3. The method of claim 2, wherein said maintenance activity comprises upgrading a software application executing on each of said first set of nodes from a previous version to a newer version.
4. The method of claim 2, wherein each of said first set of nodes and said second set of nodes executes a same set of software applications,
wherein said scaling out and said scaling in are performed a plurality of iterations until all of said first set of nodes are replaced by corresponding nodes having said maintenance activity already performed.
5. The method of claim 2, wherein said scaling out and said scaling in are performed in a plurality of iterations, said method further comprising:
performing said maintenance activity on said subset of said first set of nodes after said scaling in of said cluster in a first iteration of said plurality of iterations,
wherein said subset of said first set of nodes, with said maintenance activity performed, is added to said cluster in a subsequent iteration following said first iteration,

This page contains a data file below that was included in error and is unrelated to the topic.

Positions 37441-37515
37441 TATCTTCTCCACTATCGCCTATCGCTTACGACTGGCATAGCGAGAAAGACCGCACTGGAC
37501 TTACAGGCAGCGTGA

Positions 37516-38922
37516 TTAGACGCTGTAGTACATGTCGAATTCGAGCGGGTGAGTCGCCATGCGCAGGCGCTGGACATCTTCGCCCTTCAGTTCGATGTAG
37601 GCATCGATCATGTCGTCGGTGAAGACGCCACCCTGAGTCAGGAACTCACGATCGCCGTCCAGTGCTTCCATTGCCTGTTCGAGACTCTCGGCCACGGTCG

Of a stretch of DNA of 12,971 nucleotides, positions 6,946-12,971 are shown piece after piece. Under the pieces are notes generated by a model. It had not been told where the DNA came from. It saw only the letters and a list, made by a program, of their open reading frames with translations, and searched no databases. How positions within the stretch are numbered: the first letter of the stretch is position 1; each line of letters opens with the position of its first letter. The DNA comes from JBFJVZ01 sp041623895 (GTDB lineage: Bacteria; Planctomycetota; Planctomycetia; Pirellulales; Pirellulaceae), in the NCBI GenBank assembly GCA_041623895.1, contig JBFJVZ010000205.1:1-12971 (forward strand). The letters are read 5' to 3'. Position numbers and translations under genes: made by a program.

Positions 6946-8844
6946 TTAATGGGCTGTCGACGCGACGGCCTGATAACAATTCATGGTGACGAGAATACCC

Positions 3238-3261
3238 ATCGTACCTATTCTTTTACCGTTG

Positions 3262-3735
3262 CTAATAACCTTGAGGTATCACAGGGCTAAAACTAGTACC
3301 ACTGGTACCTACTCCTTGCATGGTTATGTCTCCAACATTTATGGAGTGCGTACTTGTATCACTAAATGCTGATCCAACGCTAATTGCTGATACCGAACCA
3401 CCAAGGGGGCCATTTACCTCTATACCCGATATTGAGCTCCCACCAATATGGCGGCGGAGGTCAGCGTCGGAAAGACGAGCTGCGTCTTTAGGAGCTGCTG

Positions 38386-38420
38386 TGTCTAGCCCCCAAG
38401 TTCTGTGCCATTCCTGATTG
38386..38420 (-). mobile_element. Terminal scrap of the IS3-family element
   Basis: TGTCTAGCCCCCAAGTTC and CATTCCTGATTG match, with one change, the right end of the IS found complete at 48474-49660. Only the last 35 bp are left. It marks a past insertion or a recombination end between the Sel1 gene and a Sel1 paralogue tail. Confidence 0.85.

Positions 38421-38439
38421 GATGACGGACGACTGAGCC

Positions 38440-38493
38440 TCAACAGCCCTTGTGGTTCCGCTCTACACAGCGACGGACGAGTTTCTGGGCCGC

wherein said first iteration and said subsequent iteration are contained in said plurality of iterations.
6. The method of claim 5, further comprising removing said second set of nodes of said first iteration from said cluster after completion of maintenance activity on all of said first set of nodes.
7. The method of claim 6, wherein all of said first set of nodes do not execute a same set of applications, and
wherein said plurality of iterations operate to provide said first set of nodes, with said maintenance activity performed, to said cluster.
8. A cluster comprising:
a first set of nodes, each implemented as a corresponding server system containing at least one processor and at least one memory unit; and
a scheduler system operable to:
receive an indication that a maintenance activity is to be performed on said cluster;
scale out said cluster to add a second set of nodes having said maintenance activity already performed; and
scale in said cluster to remove a subset of said first set of nodes which do not yet have said maintenance activity performed,
wherein said scaling out is performed in response to said receiving of said indication, and said scaling in is performed after said scaling out
wherein each of said first set of nodes and said second set of nodes is a corresponding server system.